By Gertrude Chavez-Dreyfuss

NEW YORK (Reuters) – The U.S. Treasury on Monday said it expects to borrow $760 billion in the first quarter, $55 billion below the October estimate primarily due to forecasts for increased net fiscal flows and higher cash balance.

The first-quarter financing estimate assumes a cash balance of $750 billion at the end of March, the Treasury said in a statement.

The benchmark U.S. 10-year Treasury yield dropped to a more than a one-week low of 4.059% after the announcement. It was last down 9.2 basis points (bps) at 4.068%.

“The market moved on this information which just shows you how sensitive it is to refinancing estimates,” said Gennadiy Goldberg, head of U.S. rates strategy at TD Securities in New York.

“But historically these estimates don’t mean very much except for potentially, marginally less bill supply in the short term.”

The Treasury also announced it expects to borrow $202 billion in the second quarter, as it projects a cash balance of $750 billion at the end of June.

It also said in the fourth quarter of 2023, the Treasury borrowed $776 billion in net marketable debt, in line with estimates released in October. It ended the fourth quarter with a cash balance of $769 billion.

The Treasury explained that the end-December cash balance was $19 billion higher than the October forecast due to other sources of financing such as the lower-than-estimated discount on marketable borrowing.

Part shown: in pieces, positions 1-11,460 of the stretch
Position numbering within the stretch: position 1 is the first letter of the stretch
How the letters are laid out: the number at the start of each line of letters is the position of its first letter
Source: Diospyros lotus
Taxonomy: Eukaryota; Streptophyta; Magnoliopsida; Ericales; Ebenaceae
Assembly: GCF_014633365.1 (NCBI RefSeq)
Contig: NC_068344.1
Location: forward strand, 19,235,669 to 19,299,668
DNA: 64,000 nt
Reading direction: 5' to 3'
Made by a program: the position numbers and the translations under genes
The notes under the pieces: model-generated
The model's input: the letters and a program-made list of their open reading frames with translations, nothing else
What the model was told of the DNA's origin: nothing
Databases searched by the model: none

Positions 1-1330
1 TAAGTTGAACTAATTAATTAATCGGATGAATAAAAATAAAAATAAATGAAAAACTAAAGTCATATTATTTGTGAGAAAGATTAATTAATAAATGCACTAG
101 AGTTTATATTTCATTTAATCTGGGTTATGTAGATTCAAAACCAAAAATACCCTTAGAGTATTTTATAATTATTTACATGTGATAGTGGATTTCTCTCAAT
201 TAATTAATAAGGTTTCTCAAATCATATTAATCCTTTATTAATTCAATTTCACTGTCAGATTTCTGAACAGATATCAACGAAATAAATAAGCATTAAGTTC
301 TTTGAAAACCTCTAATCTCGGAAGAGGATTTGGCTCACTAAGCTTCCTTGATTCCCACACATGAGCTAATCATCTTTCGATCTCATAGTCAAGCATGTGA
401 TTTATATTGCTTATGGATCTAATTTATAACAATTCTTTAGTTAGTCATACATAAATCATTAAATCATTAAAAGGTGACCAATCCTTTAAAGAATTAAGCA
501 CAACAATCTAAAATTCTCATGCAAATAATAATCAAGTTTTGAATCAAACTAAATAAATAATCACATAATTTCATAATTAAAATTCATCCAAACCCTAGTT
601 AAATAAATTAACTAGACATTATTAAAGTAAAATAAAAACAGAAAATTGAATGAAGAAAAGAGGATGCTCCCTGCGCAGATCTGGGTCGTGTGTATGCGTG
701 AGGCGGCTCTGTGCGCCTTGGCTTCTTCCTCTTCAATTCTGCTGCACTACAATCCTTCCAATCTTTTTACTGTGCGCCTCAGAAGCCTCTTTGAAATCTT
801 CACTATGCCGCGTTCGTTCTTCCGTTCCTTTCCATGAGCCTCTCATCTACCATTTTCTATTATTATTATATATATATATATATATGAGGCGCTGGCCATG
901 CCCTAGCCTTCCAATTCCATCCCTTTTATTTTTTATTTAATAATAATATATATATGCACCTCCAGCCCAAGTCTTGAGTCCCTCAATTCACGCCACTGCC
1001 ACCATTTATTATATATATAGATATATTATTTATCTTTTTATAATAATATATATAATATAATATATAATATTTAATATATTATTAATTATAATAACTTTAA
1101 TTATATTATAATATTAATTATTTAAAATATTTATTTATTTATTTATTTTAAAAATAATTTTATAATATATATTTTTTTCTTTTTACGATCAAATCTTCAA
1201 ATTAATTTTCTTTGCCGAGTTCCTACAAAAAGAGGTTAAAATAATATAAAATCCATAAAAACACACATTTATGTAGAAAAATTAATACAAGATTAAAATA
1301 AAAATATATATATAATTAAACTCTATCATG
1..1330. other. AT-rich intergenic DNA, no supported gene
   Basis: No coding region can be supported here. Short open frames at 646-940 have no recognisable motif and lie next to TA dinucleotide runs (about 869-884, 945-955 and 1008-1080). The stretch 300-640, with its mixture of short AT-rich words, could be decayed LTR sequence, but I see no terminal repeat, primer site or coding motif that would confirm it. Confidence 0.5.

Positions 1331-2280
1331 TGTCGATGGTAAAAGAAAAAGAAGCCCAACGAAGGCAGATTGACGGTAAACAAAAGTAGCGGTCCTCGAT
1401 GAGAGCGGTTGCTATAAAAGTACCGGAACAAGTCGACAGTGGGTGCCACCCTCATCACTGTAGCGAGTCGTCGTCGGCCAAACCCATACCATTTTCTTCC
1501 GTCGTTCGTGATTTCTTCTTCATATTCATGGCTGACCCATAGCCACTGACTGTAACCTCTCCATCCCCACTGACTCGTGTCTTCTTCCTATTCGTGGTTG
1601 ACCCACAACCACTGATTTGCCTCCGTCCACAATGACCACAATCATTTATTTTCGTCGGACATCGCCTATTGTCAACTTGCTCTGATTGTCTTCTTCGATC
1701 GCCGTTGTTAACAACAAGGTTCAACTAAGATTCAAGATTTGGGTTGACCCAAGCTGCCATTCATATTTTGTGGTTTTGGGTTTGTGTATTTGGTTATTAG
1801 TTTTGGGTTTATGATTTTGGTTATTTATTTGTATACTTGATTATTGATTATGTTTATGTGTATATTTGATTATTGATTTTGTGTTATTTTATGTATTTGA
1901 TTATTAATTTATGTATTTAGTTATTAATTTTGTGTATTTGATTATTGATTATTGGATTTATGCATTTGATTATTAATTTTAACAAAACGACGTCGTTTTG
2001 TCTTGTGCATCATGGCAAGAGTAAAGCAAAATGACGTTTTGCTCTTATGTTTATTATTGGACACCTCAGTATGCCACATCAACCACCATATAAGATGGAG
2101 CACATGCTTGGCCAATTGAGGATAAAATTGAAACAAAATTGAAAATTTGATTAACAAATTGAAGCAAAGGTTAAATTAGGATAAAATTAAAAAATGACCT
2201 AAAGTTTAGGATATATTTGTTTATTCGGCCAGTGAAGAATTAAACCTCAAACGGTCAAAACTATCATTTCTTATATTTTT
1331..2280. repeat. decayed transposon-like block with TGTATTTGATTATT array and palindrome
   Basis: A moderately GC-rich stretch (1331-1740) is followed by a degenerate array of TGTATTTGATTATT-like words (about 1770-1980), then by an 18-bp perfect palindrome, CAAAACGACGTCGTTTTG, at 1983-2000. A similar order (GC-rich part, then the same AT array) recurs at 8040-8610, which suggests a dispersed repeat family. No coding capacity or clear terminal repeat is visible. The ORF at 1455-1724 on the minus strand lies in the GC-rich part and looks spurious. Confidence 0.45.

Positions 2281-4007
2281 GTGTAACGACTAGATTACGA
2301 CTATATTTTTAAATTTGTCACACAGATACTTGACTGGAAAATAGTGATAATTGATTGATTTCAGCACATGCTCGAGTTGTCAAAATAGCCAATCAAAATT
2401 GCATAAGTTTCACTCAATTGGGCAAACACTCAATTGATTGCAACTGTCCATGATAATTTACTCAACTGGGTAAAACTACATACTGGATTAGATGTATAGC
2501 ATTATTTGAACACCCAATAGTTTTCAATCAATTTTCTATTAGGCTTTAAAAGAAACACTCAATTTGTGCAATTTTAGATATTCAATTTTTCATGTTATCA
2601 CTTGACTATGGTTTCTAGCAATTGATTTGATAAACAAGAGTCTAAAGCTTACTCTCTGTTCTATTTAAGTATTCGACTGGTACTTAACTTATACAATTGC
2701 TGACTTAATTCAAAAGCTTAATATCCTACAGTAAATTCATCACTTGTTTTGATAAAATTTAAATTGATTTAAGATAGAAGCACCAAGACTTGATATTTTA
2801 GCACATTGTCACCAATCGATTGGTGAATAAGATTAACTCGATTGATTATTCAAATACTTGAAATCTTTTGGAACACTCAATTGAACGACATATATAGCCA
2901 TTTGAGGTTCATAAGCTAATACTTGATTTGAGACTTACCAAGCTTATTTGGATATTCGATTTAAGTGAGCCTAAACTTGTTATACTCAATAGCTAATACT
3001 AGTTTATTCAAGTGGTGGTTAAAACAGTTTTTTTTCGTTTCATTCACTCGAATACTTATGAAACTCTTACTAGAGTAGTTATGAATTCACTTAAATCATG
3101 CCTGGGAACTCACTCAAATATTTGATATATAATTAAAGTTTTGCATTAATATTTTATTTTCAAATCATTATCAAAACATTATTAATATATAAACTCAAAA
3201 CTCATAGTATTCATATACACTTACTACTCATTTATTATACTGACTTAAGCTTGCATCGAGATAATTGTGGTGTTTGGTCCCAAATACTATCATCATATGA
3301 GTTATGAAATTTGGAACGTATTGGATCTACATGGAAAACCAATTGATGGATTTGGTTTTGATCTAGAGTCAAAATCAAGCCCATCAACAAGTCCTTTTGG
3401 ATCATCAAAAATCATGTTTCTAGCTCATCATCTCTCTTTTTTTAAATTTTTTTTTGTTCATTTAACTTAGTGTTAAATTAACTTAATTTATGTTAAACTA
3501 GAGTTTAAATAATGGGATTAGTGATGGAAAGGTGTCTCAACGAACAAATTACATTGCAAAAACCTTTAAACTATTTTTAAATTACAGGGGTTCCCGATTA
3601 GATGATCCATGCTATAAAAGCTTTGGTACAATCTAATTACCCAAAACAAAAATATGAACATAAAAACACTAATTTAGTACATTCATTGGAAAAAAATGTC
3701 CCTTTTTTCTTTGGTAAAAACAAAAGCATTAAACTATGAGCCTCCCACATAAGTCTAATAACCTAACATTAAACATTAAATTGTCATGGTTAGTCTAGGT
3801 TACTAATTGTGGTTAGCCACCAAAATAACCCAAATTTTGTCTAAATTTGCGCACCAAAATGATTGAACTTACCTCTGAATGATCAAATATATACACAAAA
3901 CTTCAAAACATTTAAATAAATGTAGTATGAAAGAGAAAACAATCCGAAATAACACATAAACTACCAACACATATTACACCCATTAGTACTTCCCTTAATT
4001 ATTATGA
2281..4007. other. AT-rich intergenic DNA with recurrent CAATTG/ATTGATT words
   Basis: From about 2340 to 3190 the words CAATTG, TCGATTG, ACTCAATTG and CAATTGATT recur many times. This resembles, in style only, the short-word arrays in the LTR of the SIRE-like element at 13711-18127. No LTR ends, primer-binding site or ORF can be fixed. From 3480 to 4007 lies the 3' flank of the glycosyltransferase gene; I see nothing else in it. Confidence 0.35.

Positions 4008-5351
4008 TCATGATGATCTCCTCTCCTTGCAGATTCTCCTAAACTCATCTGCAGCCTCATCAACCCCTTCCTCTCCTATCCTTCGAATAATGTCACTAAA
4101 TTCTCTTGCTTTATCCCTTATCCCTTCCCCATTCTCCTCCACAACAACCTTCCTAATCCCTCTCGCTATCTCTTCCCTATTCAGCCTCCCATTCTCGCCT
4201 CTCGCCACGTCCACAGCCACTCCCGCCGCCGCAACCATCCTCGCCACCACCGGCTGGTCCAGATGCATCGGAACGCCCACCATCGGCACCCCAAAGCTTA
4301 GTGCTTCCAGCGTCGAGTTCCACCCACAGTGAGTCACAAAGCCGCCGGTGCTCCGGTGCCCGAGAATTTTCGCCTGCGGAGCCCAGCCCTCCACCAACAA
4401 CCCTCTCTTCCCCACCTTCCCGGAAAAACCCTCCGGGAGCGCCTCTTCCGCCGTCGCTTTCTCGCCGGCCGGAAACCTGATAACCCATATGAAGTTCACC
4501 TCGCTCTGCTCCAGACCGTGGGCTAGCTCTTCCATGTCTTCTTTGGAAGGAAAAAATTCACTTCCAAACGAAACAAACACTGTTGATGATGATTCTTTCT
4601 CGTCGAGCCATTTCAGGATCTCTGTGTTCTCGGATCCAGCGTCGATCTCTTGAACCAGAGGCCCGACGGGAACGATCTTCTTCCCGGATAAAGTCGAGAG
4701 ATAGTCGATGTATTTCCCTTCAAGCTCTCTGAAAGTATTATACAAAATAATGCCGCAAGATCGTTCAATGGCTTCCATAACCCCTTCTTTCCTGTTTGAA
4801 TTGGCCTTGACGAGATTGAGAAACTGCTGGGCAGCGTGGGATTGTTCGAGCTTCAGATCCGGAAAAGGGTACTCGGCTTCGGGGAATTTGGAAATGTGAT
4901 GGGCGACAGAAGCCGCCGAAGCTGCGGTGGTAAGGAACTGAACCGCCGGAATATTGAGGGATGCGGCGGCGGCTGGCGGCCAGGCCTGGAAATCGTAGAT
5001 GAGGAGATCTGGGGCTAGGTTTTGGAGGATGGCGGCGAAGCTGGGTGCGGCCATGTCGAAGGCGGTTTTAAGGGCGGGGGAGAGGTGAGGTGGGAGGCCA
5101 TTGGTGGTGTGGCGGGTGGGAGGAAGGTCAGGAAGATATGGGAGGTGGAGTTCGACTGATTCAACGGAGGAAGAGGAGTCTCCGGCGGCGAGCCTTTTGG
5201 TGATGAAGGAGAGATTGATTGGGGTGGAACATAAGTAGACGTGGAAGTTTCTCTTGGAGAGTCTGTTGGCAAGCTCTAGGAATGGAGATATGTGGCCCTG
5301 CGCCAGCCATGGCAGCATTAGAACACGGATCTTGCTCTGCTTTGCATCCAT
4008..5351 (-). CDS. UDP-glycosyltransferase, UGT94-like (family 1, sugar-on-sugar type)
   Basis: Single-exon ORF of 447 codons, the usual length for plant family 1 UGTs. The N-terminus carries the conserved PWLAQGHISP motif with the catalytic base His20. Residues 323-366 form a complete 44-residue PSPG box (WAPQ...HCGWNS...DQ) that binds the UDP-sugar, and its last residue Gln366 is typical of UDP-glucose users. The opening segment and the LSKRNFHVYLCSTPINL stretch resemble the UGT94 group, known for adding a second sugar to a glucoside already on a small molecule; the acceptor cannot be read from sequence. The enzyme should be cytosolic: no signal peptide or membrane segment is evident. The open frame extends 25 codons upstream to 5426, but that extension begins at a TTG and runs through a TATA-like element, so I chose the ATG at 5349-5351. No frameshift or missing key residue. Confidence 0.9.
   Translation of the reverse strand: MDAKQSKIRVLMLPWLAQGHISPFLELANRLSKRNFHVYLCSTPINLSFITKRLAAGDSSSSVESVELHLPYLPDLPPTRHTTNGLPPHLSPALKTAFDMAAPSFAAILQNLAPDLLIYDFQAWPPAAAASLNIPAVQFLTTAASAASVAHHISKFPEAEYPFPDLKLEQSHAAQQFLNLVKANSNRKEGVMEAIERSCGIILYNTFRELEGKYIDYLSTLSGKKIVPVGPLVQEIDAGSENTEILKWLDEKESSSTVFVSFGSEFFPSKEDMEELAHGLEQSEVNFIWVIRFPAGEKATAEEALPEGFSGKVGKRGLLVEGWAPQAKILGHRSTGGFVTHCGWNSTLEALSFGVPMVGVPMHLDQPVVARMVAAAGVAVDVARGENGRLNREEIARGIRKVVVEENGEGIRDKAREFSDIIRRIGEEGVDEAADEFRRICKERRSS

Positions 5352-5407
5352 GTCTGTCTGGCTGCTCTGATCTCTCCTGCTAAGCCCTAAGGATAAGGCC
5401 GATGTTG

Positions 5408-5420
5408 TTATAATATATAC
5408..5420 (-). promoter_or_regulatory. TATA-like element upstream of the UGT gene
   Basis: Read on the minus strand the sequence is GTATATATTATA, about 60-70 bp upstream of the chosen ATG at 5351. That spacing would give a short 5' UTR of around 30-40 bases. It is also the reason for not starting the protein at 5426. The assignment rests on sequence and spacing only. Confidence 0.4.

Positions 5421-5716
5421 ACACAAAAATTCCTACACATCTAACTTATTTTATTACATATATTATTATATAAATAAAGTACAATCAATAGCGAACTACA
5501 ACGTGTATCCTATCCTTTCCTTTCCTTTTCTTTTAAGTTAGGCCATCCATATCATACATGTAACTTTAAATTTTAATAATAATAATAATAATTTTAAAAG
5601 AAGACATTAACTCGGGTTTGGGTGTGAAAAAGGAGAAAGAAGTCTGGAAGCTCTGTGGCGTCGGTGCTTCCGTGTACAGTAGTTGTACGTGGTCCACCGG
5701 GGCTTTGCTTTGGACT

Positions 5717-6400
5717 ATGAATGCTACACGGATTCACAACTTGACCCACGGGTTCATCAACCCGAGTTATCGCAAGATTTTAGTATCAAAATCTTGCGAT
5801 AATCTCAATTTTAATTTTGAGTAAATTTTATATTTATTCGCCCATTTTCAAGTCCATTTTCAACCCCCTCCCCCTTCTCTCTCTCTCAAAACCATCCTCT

“The Treasury has already built sufficient cash balance,” TD’s Goldberg said.

“Now it’s a question of: to what extent the Treasury will be or will not be increasing auction sizes. I think the market is thinking, reading this report, that the Treasury can slow down the pace of auction size increases but I don’t know if that’s the right takeaway at this point.”

The Treasury will announce its refunding news, which will outline the upcoming auction sizes for bill, notes and bonds, on Wednesday at 8:30 a.m. ET (1330 GMT). It will likely announce a final quarter of nominal coupon auction size increases as the government’s financing needs remain high.

TD projects funding requirements to rise gradually to $1.85 trillion this year and $1.9 trillion next year, as it anticipates fiscal deficits increasing in the coming years.

Thomas Simons, U.S. economist at Jefferies, wrote in a research note that he expects Treasury to announce a $121-billion package, higher than previous auctions. He anticipates $54 billion in three-year notes, $42 billion in 10-year debt and $25 billion in 30-year bonds. The auctions, he said, will take place on Tuesday, Wednesday and Thursday next week.

(Reporting by Gertrude Chavez-Dreyfuss; Editing by Chizu Nomiyama and Cynthia Osterman)

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